water, it leads to disutility causing total utility to decline. The marginal utility will
become negative. A rational consumer will stop taking water at the point at which
marginal utility becomes negative even if the good is free. In short, the more we have of a
thing, ceteris paribus, the less we want still more of that, or to be more precise.

Dr. Uma Sankar Mishra, Associate Professor (Marketing Management), IBCS,


SOA Deemed University, Bhubaneswar, Odisha

In given span of time, the more of a specific product a consumer obtains, the less
anxious he is to get more units of that product or we can say that as more units of a good
are consumed, additional units will provide less additional satisfaction than previous
units. The following table and graph will make the law of diminishing marginal utility
more clear.
Schedule of Law of Diminishing Marginal Utility:
Units
1st glass
2nd glass
3rd glass
4th glass
5th glass
6th glass

Total Utility
20
32
40
42
42
39

Marginal Utility
20
12
8
2
0
-3

From the above table, it is clear that in a given span of time, the first glass of water to a
thirsty man gives 20 units of utility. When he takes second glass of water, the marginal
utility goes on down to 12 units; When he consumes fifth glass of water, the marginal
utility drops down to zero and if the consumption of water is forced further from this
point, the utility changes into disutility (-3).
Here it may be noted that the utility of then successive units consumed diminishes not
because they are not of inferior in quality than that of others. We assume that all the units
of a commodity consumed are exactly alike. The utility of the successive units falls
simply because they happen to be consumed afterwards.
Curve/Diagram of Law of Diminishing Marginal Utility:
The law of diminishing marginal utility can also be represented by a diagram.

Dr. Uma Sankar Mishra, Associate Professor (Marketing Management), IBCS,


SOA Deemed University, Bhubaneswar, Odisha

In the figure (2.2), along OX we measure units of a commodity consumed and along OY
is shown the marginal utility derived from them. The marginal utility of the first glass of
water is called initial utility. It is equal to 20 units. The MU of the 5th glass of water is
zero. It is called satiety point. The MU of the 6th glass of water is negative (-3). The MU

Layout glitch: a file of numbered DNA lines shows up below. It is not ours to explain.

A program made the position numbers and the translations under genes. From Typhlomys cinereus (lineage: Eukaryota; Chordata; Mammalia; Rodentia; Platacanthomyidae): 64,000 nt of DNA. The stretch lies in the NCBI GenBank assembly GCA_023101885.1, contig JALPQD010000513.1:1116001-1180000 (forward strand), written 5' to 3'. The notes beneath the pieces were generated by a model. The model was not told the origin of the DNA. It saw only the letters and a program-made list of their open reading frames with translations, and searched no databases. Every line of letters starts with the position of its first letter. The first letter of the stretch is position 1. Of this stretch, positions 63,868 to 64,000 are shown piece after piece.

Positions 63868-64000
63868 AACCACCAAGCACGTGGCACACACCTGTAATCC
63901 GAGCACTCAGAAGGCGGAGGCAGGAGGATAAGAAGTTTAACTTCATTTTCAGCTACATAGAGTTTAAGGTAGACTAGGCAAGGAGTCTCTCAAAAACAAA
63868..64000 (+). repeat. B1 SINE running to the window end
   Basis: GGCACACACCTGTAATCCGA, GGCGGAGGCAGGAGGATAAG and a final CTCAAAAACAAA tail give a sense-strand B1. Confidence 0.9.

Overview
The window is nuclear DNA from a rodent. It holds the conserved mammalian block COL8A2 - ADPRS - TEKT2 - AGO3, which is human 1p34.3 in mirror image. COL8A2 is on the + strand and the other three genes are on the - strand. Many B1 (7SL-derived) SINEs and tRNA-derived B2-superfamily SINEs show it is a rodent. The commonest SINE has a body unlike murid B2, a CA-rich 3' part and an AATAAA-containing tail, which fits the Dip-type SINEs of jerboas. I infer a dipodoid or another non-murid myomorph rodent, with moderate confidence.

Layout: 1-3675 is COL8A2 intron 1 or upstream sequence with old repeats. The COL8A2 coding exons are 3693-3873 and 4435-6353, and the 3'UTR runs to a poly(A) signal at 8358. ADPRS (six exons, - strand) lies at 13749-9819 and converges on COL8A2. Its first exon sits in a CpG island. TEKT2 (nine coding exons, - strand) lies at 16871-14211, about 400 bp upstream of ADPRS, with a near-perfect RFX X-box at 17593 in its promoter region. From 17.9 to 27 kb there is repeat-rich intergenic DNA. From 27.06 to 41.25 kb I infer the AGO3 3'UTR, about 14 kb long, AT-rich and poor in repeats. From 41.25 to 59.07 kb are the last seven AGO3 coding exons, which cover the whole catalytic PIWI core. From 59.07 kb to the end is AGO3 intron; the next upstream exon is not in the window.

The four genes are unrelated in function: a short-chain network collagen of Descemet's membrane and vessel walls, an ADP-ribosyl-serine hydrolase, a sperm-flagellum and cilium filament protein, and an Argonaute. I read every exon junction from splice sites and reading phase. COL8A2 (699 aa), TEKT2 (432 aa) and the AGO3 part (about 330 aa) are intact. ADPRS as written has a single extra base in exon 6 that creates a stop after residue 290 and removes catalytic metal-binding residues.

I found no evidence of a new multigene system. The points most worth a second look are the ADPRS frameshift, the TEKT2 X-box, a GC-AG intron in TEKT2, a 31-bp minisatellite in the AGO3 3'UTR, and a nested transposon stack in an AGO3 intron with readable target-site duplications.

curve here lies below the OX axis. The utility curve MM/ falls left from left down to the
right showing that the marginal utility of the success units of glasses of water is falling.
Assumptions of Law of Diminishing Marginal Utility:
The law of diminishing marginal utility is true under certain assumptions. These
assumptions are as under:
(i) Rationality: In the cardinal utility analysis, it is assumed that the consumer is rational.
He aims at maximization of utility subject to availability of his income.
(ii) Constant marginal utility of money: It is assumed in the theory that the marginal
utility of money based for purchasing goods remains constant. If the marginal utility of
money changes with the increase or decrease in income, it then cannot yield correct
measurement of the marginal utility of the good.
(iii) Diminishing marginal utility: Another important assumption of utility analysis is
that the utility gained from the successive units of a commodity diminishes in a given
time period.
(iv) Utility is additive: In the early versions of the theory of consumer behavior, it was
assumed that the utilities of different commodities are independent. The total utility of
Dr. Uma Sankar Mishra, Associate Professor (Marketing Management), IBCS,
SOA Deemed University, Bhubaneswar, Odisha

each commodity is additive.


U = U1 (X1) + U2 (X2) + U3 (X3). Un (Xn)
(v) Consumption to be continuous: It is assumed in this law that the consumption of a
commodity should be continuous. If there is interval between the consumption of the
same units of the commodity, the law may not hold good. For instance, if you take one
glass of water in the morning and the 2nd at noon, the marginal utility of the 2nd glass of
water may increase.
(vi) Suitable quantity: It is also assumed that the commodity consumed is taken in
suitable and reasonable units. If the units are too small, then the marginal utility instead
of falling may increase up to a few units.
(vii) Character of the consumer does not change: The law holds true if there is no
change in the character of the consumer. For example, if a consumer develops a taste for
wine, the additional units of wine may increase the marginal utility to a drunkard.
(viii) No change to fashion: Customs and tastes: If there is a sudden change in fashion or
customs or taste of a consumer, it can than make the law inoperative.
(ix) No change in the price of the commodity: there should be any change in the price
of that commodity as more units are consumed.
Limitations/Exceptions of Law of Diminishing Marginal Utility:
There are some exceptions or limitations to the law of diminishing utility.
(i) Case of intoxicants: Consumption of liquor defies the low for a short period. The
more a person drinks, the more likes it. However, this is truer only initially. A stage
comes when a drunkard too starts taking less and less liquor and eventually stops it.
(ii) Rare collection: If there are only two diamonds in the world, the possession of
2nd diamond will push up the marginal utility.
(iii) Application to money: The law equally holds good for money. It is true that more
money the man has, the greedier he is to get additional units of it. However, the truth is